The Jackson-Webster Trail has several other viewpoints on the way up including Elephant Head and Bugle Cliff.

Mount Field and Mount Tom

Distance: 6.5 miles
Elevation Gain: 2,700 feet
Difficulty: moderate

Starting from the same trailhead as Mount Willard, this loop trail with a short spur ascends two 4,000 footers. Hike the trail in a clockwise direction by ascending to Mount Avalon first. This gives you the best views of the hike and gets the steep section out of the way on the way up. From Mount Avalon continue up to Mount Field.

Besides the steep section up to Mount Avalon the trail is generally gradual. Mount Field is partially tree covered with several viewing areas. Take a short spur to reach the summit of Mount Tom.

See more about hiking Mount Field, Tom and Avalon

Mount Roberts

Distance: 5.2 miles
Elevation Gain: 1,330 feet
Difficulty: moderate

Mount Roberts is technically a bit south of the White Mountains National Forest in the Ossipee Mountain. The trail is within the region known as in Castle of the Clouds and has views out over Lake Winnipesauke. This is a good winter hike for beginners as the trail has great views but is not too steep at any point. It’s also an out and back trail so you can turn around whenever you want and still get some incredible views.

Mount Cardigan

Distance: 3 miles
Elevation Gain: 1,100 feet
Difficulty: Moderate

This is a great hike with views of Mount Monadnock. You can hike this as an out and back or do it as a loop with a few different options for hiking trails. The top section of this hike is all out of the trees and exposed so it is cold if there is a lot of wind, but also offers great views. We chose to hike up the West Ridge Trail and down the South Ridge Trail.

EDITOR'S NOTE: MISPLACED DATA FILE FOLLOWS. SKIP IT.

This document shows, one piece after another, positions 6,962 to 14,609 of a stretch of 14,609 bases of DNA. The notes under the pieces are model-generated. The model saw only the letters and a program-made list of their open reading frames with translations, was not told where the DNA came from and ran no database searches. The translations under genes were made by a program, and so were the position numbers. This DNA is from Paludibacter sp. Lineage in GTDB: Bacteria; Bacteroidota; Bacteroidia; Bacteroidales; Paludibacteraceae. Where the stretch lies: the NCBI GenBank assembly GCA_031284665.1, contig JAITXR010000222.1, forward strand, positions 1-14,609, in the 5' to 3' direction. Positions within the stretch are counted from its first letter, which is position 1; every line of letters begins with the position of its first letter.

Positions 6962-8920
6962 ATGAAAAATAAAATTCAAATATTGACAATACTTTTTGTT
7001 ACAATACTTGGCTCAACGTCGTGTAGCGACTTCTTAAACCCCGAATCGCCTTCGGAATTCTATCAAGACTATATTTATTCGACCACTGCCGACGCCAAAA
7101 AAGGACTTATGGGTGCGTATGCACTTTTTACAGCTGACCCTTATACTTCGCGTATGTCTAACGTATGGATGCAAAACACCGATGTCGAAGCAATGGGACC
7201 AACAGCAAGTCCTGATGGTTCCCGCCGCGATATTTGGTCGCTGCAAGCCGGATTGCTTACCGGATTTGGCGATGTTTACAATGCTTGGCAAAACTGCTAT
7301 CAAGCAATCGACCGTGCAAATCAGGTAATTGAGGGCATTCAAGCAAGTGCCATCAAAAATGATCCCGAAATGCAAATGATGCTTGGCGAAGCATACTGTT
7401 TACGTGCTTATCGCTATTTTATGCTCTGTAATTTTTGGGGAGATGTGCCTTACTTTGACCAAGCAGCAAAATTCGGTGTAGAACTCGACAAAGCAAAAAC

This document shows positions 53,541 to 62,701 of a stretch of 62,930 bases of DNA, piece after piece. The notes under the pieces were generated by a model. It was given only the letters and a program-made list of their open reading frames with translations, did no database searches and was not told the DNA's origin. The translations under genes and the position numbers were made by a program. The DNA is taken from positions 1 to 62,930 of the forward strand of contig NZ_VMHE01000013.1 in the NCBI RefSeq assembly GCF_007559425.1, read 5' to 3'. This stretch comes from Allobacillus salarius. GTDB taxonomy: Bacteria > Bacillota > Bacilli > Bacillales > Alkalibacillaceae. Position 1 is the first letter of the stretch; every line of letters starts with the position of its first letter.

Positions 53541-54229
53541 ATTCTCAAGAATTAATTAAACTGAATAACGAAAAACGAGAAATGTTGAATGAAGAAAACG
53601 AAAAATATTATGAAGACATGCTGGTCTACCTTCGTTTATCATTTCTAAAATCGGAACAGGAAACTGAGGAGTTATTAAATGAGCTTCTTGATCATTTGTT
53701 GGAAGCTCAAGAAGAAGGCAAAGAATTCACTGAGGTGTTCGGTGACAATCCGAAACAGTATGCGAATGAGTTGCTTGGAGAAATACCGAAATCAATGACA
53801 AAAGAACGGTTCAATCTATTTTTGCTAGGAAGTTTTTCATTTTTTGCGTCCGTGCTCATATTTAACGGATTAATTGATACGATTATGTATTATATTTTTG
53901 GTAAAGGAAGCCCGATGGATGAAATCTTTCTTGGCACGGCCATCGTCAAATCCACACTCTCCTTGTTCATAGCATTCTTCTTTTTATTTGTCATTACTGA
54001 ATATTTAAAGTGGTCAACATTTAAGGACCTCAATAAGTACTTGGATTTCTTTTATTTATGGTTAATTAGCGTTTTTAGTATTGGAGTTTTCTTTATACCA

This is a good winter hiking trail to try if you’ve done a few of the shorter hikes and want to try something a little longer.

Lonesome Lake

Distance: 3.1 miles
Elevation Gain: 1,000 feet
Difficulty: Moderate

While I listed this as moderate it is generally an easy trail without any steep sections. The trail is entirely in the woods and leads up to the pretty Lonesome Lake surrounded by mountains and the backside of Cannon Mountain.

The trail is rocky in the summer, but is usually well packed in the winter and is a popular hike and one of the best easy winter hiking trails in the White Mountain. There is also a Lonesome Lake hut at the top. The hut is self catering during the winter, but still offers a place to pause and warm up during the winter.

Mount Major

Distance: 3.8 miles
Elevation 1,150 feet
Difficulty: Moderate

This is another hike that is technically south of the While Mountains in the Belnap Range near Lake Winnipesauke. One of the most popular hikes in New Hampshire, winter is a great time to do this hike when the crowds stay home. We hiked this most recently on a Saturday in January and had plenty of place in the parking lot.

You can hike Mount Major in a number of directions, but we recommend the Boulder Loop Trail to Brook Trail.

See more about hiking Mount Major.

The White Mountains are an amazing place to hike in the winter let us know your favorite White Mountain winter hike in the comments below.